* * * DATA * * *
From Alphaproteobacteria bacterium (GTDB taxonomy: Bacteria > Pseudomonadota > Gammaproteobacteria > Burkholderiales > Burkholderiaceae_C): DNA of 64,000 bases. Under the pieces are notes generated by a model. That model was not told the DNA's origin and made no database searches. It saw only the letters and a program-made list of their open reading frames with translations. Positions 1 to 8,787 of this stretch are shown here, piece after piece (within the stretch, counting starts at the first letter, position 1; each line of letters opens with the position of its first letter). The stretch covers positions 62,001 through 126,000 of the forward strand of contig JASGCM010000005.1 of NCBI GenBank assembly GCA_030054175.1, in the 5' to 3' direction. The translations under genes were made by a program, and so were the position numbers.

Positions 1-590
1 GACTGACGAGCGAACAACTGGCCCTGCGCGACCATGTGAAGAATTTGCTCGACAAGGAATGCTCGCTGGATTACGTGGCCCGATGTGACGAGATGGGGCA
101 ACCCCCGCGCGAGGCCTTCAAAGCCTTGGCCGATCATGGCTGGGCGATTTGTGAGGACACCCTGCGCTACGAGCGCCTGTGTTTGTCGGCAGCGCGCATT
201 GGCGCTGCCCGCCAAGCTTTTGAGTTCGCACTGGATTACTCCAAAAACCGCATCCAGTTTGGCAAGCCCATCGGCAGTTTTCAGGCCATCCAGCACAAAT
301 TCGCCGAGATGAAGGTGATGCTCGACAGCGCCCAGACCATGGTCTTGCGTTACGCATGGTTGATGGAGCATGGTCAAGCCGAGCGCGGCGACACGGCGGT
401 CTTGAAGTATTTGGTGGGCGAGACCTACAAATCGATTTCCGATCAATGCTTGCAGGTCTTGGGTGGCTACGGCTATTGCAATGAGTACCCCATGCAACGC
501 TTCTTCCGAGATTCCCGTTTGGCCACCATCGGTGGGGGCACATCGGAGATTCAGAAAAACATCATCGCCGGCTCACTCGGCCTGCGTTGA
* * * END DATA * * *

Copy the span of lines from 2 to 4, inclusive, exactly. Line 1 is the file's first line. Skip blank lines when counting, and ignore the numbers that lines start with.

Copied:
Positions 1-590
1 GACTGACGAGCGAACAACTGGCCCTGCGCGACCATGTGAAGAATTTGCTCGACAAGGAATGCTCGCTGGATTACGTGGCCCGATGTGACGAGATGGGGCA
101 ACCCCCGCGCGAGGCCTTCAAAGCCTTGGCCGATCATGGCTGGGCGATTTGTGAGGACACCCTGCGCTACGAGCGCCTGTGTTTGTCGGCAGCGCGCATT